Annotated bibliography on Saudi Arabian Cultural Mission

Published under category: Sample Essays | 2015-05-19 13:36:40 UTC

Context: Saudi Arabia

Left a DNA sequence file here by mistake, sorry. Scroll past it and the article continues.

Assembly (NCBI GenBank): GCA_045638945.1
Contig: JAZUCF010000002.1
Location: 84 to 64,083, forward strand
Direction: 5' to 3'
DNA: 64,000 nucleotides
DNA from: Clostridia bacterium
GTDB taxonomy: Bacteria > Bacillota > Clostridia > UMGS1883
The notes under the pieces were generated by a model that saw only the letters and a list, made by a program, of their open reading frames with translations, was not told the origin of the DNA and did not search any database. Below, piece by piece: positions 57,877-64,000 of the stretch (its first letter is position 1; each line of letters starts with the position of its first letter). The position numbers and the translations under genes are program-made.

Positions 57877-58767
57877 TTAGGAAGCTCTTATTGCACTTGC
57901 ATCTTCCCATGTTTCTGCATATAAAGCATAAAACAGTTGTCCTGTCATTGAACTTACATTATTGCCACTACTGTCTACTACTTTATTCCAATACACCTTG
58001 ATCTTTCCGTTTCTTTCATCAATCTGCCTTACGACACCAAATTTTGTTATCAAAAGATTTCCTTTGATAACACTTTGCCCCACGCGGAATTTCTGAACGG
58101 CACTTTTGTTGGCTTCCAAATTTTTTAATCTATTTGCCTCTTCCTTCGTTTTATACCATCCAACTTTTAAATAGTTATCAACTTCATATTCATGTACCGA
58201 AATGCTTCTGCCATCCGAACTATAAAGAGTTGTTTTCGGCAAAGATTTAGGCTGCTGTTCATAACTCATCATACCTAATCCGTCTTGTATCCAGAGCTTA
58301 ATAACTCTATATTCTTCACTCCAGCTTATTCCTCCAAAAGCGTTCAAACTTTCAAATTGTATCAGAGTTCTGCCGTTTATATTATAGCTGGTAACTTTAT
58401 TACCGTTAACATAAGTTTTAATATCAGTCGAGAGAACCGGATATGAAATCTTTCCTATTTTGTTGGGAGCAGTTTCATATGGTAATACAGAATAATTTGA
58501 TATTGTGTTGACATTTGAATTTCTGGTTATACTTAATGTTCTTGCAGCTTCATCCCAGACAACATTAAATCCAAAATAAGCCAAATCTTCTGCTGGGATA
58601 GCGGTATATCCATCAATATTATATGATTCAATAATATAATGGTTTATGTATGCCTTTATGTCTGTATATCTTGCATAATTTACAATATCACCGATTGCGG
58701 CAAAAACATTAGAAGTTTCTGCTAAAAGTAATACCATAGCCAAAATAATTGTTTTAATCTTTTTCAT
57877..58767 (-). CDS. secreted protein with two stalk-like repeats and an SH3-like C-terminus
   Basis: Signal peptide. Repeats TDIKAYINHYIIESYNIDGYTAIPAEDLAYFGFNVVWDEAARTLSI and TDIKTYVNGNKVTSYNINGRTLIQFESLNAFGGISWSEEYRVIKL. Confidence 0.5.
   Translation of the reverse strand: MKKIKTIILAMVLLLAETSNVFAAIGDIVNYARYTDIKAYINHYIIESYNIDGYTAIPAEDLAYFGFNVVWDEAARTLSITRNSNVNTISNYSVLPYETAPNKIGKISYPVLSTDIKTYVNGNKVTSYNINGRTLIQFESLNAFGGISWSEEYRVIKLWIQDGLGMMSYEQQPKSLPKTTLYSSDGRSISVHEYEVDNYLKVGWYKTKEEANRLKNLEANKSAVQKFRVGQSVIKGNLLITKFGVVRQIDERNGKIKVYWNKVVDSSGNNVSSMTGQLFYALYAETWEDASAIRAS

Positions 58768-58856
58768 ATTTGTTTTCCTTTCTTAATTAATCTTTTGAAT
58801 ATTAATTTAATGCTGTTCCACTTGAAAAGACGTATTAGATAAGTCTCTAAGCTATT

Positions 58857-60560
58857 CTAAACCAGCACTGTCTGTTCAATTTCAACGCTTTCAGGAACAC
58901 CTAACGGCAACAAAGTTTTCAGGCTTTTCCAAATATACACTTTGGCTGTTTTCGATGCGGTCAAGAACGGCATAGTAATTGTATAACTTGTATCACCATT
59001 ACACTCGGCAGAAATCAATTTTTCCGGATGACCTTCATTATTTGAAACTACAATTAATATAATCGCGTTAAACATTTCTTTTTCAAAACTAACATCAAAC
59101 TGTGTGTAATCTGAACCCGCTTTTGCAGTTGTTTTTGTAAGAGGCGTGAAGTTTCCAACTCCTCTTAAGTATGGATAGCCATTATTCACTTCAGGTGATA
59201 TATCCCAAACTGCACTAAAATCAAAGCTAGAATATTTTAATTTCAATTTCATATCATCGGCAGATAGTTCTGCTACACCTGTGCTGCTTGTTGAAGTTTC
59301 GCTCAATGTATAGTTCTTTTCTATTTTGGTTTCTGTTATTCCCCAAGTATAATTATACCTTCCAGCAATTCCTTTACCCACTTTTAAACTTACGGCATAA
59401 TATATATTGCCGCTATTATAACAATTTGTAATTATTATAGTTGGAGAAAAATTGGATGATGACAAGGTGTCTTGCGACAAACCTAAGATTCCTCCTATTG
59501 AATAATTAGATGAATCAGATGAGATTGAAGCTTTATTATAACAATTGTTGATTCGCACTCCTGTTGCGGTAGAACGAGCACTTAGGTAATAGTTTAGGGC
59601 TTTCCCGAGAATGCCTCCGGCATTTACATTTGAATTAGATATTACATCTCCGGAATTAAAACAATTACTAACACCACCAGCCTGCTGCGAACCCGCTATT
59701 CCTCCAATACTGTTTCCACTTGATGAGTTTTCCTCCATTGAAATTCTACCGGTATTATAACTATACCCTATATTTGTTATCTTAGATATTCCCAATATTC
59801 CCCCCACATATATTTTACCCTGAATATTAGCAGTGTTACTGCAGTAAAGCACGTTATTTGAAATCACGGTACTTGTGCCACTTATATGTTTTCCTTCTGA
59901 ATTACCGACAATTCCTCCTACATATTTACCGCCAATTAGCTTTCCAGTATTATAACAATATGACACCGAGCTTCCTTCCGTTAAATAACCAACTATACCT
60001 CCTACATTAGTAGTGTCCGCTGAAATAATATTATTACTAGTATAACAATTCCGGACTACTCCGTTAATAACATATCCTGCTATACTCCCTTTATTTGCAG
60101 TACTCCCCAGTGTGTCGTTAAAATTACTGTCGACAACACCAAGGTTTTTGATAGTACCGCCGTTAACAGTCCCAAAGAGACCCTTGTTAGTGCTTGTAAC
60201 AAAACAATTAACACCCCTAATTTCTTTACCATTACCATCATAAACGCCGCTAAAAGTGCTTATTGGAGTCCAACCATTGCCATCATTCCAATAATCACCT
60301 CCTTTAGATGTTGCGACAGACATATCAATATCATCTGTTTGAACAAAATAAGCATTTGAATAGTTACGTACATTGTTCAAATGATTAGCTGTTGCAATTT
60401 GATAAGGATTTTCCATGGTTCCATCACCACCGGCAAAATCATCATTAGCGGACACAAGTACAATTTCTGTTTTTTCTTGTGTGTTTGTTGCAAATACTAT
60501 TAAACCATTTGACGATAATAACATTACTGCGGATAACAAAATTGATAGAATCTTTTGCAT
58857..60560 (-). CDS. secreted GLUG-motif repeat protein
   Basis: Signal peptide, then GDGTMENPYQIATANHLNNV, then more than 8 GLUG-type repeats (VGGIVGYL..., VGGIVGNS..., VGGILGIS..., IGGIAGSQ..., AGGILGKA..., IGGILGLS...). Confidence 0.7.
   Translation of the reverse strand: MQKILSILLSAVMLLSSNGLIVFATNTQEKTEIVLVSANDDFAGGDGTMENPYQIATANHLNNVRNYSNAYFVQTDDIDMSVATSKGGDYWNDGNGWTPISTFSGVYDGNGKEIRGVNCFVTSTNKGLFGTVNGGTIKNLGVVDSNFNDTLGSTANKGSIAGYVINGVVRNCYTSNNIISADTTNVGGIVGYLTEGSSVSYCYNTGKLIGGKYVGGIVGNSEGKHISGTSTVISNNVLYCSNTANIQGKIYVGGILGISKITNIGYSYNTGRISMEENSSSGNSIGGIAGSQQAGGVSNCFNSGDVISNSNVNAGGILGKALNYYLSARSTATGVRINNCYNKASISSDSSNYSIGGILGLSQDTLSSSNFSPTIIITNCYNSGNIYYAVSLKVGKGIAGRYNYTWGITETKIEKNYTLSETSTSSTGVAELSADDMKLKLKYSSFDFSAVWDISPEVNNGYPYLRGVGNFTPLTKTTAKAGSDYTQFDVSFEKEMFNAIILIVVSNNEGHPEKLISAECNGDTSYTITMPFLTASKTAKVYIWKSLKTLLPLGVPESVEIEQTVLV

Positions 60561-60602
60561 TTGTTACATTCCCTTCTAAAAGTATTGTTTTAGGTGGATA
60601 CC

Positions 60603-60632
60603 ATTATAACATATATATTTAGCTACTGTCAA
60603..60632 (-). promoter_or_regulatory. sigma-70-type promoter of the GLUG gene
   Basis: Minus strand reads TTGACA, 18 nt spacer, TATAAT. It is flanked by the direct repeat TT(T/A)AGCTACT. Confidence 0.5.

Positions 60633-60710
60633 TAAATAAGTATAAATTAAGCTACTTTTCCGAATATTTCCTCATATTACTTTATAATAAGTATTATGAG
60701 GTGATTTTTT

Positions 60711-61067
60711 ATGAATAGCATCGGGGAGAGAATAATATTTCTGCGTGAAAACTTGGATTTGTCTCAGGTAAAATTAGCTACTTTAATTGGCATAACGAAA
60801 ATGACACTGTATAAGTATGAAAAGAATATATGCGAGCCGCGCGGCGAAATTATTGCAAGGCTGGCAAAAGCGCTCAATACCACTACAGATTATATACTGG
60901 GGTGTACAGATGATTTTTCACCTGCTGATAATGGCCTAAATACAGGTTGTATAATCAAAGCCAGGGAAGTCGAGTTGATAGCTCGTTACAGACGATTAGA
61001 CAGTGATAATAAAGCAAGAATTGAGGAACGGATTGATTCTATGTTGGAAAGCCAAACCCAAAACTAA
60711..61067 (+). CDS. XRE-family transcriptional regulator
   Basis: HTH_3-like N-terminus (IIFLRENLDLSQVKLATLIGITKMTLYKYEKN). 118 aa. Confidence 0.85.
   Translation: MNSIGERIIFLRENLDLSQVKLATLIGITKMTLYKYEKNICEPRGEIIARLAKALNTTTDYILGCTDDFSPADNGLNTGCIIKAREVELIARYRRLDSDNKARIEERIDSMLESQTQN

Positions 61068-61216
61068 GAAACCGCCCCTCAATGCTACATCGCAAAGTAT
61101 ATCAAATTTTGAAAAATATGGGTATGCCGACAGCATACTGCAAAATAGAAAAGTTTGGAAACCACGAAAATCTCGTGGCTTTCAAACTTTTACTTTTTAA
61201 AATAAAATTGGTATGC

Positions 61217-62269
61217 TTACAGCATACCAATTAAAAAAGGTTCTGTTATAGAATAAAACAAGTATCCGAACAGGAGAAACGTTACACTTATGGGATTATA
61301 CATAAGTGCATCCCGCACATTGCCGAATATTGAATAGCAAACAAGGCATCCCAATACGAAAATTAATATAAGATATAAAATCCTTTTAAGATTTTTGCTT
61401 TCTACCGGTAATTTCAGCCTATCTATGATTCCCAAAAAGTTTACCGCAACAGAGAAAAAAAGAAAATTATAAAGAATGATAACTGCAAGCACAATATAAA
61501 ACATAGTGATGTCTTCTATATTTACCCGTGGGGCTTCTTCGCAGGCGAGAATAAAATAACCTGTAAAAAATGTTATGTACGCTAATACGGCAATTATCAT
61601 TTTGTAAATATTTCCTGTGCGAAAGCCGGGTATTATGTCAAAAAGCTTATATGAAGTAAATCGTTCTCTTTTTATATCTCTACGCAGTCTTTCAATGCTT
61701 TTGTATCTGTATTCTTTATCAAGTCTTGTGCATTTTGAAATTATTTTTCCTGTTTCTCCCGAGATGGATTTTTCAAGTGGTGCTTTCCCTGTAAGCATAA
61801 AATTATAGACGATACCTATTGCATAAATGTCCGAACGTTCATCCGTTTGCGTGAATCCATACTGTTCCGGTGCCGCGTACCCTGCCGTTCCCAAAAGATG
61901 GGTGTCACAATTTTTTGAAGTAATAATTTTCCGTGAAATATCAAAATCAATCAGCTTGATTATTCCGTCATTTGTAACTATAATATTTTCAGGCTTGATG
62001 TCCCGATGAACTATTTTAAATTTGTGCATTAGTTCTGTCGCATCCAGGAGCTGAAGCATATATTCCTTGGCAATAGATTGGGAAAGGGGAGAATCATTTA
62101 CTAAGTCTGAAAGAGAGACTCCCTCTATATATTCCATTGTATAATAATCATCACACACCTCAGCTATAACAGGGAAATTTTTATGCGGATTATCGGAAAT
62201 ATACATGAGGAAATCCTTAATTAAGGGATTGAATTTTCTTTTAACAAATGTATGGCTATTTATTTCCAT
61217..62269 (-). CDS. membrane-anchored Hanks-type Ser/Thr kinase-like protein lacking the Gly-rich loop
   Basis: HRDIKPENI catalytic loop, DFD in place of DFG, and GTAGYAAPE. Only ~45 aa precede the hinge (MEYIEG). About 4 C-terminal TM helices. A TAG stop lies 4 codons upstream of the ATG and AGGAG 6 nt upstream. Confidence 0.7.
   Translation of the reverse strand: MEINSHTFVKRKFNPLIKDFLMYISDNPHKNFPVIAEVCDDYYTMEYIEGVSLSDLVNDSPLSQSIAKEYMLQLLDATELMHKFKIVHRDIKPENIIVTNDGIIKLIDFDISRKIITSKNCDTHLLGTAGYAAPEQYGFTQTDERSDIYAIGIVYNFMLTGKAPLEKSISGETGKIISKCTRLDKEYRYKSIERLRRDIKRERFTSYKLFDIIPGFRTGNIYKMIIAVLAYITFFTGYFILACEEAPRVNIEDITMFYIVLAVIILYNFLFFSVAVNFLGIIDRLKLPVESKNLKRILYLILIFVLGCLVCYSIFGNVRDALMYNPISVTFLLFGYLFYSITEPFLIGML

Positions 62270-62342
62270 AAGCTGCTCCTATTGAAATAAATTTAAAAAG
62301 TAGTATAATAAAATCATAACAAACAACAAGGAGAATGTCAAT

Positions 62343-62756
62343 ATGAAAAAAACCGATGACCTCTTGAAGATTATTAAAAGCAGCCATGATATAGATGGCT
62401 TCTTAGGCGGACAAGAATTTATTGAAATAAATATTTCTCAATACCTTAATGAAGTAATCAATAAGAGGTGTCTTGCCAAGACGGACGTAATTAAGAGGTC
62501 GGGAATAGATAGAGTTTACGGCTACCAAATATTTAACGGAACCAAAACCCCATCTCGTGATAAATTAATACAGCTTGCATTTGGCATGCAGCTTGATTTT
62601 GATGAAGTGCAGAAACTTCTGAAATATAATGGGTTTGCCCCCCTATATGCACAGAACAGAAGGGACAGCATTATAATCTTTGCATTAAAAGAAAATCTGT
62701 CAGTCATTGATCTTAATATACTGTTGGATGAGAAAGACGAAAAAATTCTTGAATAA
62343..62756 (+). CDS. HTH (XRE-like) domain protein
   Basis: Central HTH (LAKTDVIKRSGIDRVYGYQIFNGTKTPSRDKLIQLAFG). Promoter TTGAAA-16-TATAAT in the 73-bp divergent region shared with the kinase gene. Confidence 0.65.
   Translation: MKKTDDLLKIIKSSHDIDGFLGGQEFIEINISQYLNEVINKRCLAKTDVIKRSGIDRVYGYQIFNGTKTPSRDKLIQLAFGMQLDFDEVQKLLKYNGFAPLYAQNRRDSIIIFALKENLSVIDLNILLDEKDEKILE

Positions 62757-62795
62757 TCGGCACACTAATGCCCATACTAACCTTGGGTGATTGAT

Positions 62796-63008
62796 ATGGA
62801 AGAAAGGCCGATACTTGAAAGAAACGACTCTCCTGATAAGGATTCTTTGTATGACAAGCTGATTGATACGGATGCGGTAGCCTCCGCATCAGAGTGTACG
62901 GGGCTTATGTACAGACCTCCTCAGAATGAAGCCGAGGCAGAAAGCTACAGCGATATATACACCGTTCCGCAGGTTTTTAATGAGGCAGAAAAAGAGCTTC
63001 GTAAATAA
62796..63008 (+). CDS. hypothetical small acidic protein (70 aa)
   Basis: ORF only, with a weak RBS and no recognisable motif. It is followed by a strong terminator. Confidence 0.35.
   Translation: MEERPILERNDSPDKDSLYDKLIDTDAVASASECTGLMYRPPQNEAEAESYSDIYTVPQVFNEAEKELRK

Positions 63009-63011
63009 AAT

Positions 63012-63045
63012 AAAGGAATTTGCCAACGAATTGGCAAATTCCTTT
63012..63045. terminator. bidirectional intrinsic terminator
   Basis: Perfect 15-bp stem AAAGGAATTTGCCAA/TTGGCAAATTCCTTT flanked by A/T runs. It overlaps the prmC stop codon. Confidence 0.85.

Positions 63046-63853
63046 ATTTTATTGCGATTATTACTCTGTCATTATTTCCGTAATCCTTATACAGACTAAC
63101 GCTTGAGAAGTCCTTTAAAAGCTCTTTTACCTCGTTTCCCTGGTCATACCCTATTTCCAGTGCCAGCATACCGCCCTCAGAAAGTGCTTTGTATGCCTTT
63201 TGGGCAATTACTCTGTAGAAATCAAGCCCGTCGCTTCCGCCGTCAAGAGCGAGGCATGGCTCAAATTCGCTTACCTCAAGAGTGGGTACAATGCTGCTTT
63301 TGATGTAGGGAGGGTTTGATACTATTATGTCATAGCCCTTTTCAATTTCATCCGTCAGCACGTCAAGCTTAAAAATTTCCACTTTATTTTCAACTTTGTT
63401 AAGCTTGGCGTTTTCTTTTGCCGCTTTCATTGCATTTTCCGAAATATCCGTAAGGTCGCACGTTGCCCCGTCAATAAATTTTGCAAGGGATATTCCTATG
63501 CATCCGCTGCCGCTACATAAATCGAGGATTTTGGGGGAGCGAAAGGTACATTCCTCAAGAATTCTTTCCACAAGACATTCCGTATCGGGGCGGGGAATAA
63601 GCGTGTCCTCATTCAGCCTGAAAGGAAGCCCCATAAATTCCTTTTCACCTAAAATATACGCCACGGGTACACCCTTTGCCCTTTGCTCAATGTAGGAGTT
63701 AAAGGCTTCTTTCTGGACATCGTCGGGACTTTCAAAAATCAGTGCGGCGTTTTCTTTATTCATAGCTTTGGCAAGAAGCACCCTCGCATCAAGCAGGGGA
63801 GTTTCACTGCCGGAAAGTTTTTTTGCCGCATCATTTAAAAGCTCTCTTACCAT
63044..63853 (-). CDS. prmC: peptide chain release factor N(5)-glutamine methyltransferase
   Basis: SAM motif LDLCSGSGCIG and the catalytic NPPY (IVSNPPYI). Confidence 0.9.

Keller, Josh. "Colleges Large and Small Help International Students Adjust to American Life." Chronicle Of Higher Education 56.8 (2009): B20-B23. Academic Search Premier. Web. 5 June 2014. Keller's article discusses the increasing number of international students around the world in the universities and especially in the English program of the United States of America. In addition, officials have noticed the increasing number in the last couple of years in the Saudi students who are indeed increasing in a massive and incredible way. Keller has mentioned that we should focus more on the International students to make sure that what they are learning in foreign land is equivalent to what their countries probably are aspiring back at home. On the other hand, Keller's article has been published in 2009. It is a very great and organized article that grabbed my attention from the start. Through its arrangement, the article endeavors to show that many colleges in the US help international students to adjust to American life, particularly focusing on Saudi students. It has shown a picture of happy international students who seem to have adapted or fitted into American way of life. Keller focuses on Portland State University and tries as much to indicate how the 39 Saudi students have been helped by the university to be comfortable and fit into the American learning environment. The article is elaborate, especially the part talking about the increasing number of international students, and the mentioning of it in the article. According to Keller, "Campus officials welcomed the new arrivals ... the sudden influx of Saudi students a tenfold increase over the previous year." Additionally, it elaborated significantly the contribution of American universities that attracts more international students, when she mentioned that the campuses around the states provide for them the appropriate education. I will be using this article as source in many ways to support my proposal especially in the point of the increasing number of Saudi Students in the U.S. In addition, since it shows that international students were being helped to adjust to American life by many colleges in the US, such information would help me support my premise that the US has a fundamental role in attracting international students. American universities are providing them appropriate programs, whereas the government of Saudi also is working stringently to ensure their students’ study in the US is beneficial, for instance, seeing the academic adviser of Saudi Arabian Cultural Mission working to improve their adjustment in the US. Knickmeyer, Ellen. “Saudi Students Flood in as US Reopens Door.” The Wall Street Journal, 8 Nov. 2012. Web. 8 June 2014. Knickmeyer’s article presents a discussion regarding the rise of Saudi students in US particularly after US reopened the door again following constrained relations with Saudi after the September 11 attacks. According to Knickmeyer, the number of Saudi Arabian students attending US schools reduced significantly since 2001 to about 1,000 Saudis only in 2004 who were studying in the US. However, currently as the US reopened doors for Saudi students and as the government of Saudi Arabia started a massive foreign study government-paid program; in 2011 alone, 66,000 students were sent to US universities. The number of Saudi students studying in the US has risen significantly that, Saudi Arabia is the fastest growing source of US foreign students, actually ahead of China. The article has fundamental insights that are resourceful to my paper, especially having provided statistics on the subject. The article by Knickmeyer has firstly focused on the effect of US relations with Saudi Arabia following the September 11 attacks. This historical evaluation is indeed significant in understanding the nature of relations especially when there are security issues between two countries. More significantly, however, Knickmeyer has noted how the US worked on its foreign policy and reopened doors for more Saudi students join US schools. Notably, the US improved its foreign policy because of the financial crunch and it is true to identify in the article that Saudi students are indeed saviors of the US economy. It is also important for Knickmeyer to note that since 2005 the Saudi government has done a lot in supporting education. According to Knickmeyer since King Addullah took over, his administration emphasized on scientific education and as a result opened Saudi foreign policy to education exposure as an essential way of transforming Saudi and combating extremism. This article is important in supporting my proposal because it elucidates on how Saudi Arabian students manage life in US schools. For example, Knickmeyer noted that “dressed in caps and gowns, the college students packing a graduation ceremony in suburban Washington, D.C., acted like excited graduates anywhere in the United States” (n.p). This indicates how easily they were subservient to foreign culture where possible and could easily blend to enhance their socialization. Song, Jason. “More Saudi Arabians Studying in the US.” Los Angeles Times 24 Nov 2013: T102. Print. The article by Song presents a critical analysis of the rising number of Saudi students in the US, arguing that a study abroad scholarship program started by Saudi government has fueled the increase. Song indicates that the number of Saudi students in the US increased to 44,566 in 2012, projecting a 30% rise from 2011. Moreover, according to Song, the Saudi Arabian government is working robustly to increase the level of education in the country, for modernization and future capacity building. For instance, the kind of discrimination that was observed in female education is now fading away, as many women are studying now in the country. Further, the notion that only children from wealthy families could afford international education in Saudi Arabia is also changing since the scholarship programs target capable students from various backgrounds. Since the article is most recent as it was written in November 2013, the information contained is fundamental in supporting my proposal that there is a current increase of the number of Saudi students studying abroad. The experience of Saudi students that Song focuses on is also important in identifying how Saudi students fit in a multicultural environment. In explaining the Saudi Arabian cultural mission, Saudi students in multicultural US schools provide rich cultural integration experiences that help in shaping the premises of my paper. For example, Song observes the sentiments of Saudi women students in US and in one instance, a woman responded “back at home, I am used to getting a driver, here you have to do everything on your own” (n.p). Conversely, the entire arguments in the paper are essential in supporting the premises of my proposal. In the part of experience, Song also notes the nature of familiarity Saudi students integrate in the US which is important for adjustment. For example, a student known as Alattas studying cognitive science in Berkeley says “I like that US is very diverse and multicultural and that people are not afraid to identify themselves” (n.p). The indicated experiences at the ground are important for supporting my research. The article will be useful in supporting my paper because it not only focuses on the rising number of Saudi students in the US, but also about their cultural experiences and the manner in which they learn to accept modernity. I will use the article by extracting some of the statistics carried and weighing them on the wider picture of the Saudi Arabian cultural mission. The intent of utilizing the experiences of Saudi students in the US is to support the propensity at which Saudi people readily absorb culture while retaining their positive values even in foreign lands. Lennon, Alexander T. The Epicenter of Crisis: The New Middle East. Massachusetts: MIT Press, 2007. Print. Lennon's study postulates that the preconceived global crisis that many analysts have documented has its epicenter in the Middle East. According to Lennon, the arc of the global crisis is believed to stretch from the Balkans through the Middle East into Southeast Asia. This global cauldron of potential ethnic conflict, civil war, failed states, rogue states, proliferation, and terrorism contains many of the security challenges that accelerated globalization presents today. Lennon argues that analysts envision the center of this crisis to be six contiguous states which are Saudi Arabia, Syria, Iraq, Iran, Afghanistan, and Pakistan. These are the countries where Islam and the way it influences the world has been most dramatically changing since the September 11 attacks. Saudi Arabia is home to Mecca, the birthplace of Muhammad and the holiest city in Islam. It is also the wahhabi branch of Sunni Islam and 15 of the 19 September 11 hijackers. In implication then, the US has focused significantly in improving its relations with Saudi Arabia as a way of combating terrorism. Notably, in the book Lennon argues that after the September 11 attacks, Saudi student visa applications fell by 80 percent. The book offers a foundation for understanding foreign relations in the face of terrorism, and the extent to which education and intercultural bids are part of the wider picture in combating terrorism. In Lennon’s indication that, there was a dramatic decrease in the number of Saudi students studying in the US over the last few years, one has to think on what facilitated the massive rise seen today. Although the book has covered a variety of subjects regarding the Middle East crisis, it equally has insight on Saudi Arabia’s cultural mission rooted in its education and foreign policy. Lennon’s study is important in my research because it presents facts on the ground and has wealth of knowledge needed in my paper. Although Lennon deals with various subjects of crisis in the Middle East, such information will aid me to build a strong introduction of my topic as well as the background of my paper. I intend to use the book extensively because it has covered numerous topics concerning Saudi Arabia’s cultural mission in the face of the Middle East as well as the global crisis. The study notes that the oil reserves in Saudi Arabia are decreasing significantly, and there is need to turn into modern science in order for the country to proliferate technologically and foster all tenets of development. Moreover, historical knowledge provided in the book concerning the global crisis is necessary in understanding US relations with Saudi Arabia. Abir Mordechai. “Modern Education and the Evolution of Saudi Arabia.” National and International Politics in the Middle East: Essays in Honor of Elie Kedourie. Ed. Westport: Routledge, 2013. Print. Mordechai study focuses on modern education in Saudi Arabia and how the country as evolved so far in terms of its focus on education for her citizens. In the study, Mordechai notes the disparity that existed between male and female education, arguing that women were not allowed to get formal education. However, in the current regime, even women have been given opportunities to study and most of them comprise of the high numbers seen in international schools such as those in the US. Mordechai also observes the effect of religion and culture on Saudi Arabian education. The essay examines the implication of extremism in contrast to westernization in the Arab world, and its impact on education. Further, Mordechai presents an extensive analysis of the social, political, cultural, and economic issues in the Middle East and their relationship with Western nations. Essay 13 in the book by Mordechai Abir offers a comprehensive observation regarding modern education and evolution of Saudi Arabia. Over time, Ingram study notes that the Saudi government has offered less funding for its students to travel abroad. The reduction was partly because of Saudi government’s desire to promote its own local universities. The government during the decline also lacked enough resources to support many students study abroad. However, today with oil revenues once again increasing, renewed attention has been paid to promoting education and cultural exchanges between the US and Saudi Arabia. Further, Ingram indicates that, to facilitate these exchanges, the US government has also streamlined visa and entry procedures. The Bush and currently Obama administration officials are credited for fixing a number of the problems that originally stalled many visa applications after the September 11 attacks. The book is useful because of the extent of issues it has focused on: social, political, cultural, and economic once not only in Saudi Arabia but across Middle East. The information provided is fundamental in understanding the place of Saudi Arabian cultural mission and its relation with the US. Actually, one could not from the book that the US realized that providing more opportunities for young Saudis to pursue outside or alongside religious study is one way to slow drain the swamps of terrorism. Notably too, Ingram suggests many other Saudis opt not to visit the US because of the difficulties and harassment that others have experienced and this information is important in understanding the origin of the Saudi cultural mission. Works Cited Abir Mordechai. “Modern Education and the Evolution of Saudi Arabia.” National and International Politics in the Middle East: Essays in Honor of Elie Kedourie. Ed. Westport: Routledge, 2013. Print. Keller, Josh. "Colleges Large and Small Help International Students Adjust to American Life." Chronicle Of Higher Education 56.8 (2009): B20-B23. Academic Search Premier. Web. 5 June 2014. Knickmeyer, Ellen. “Saudi Students Flood in as US Reopens Door.” The Wall Street Journal, 8 Nov. 2012. Web. 8 June 2014. Lennon, Alexander T. The Epicenter of Crisis: The New Middle East. Massachusetts: MIT Press, 2007. Print. Song, Jason. “More Saudi Arabians Studying in the US.” Los Angeles Times 24 Nov 2013: T102. Print. ORDER PLAGIARISM FREE PAPER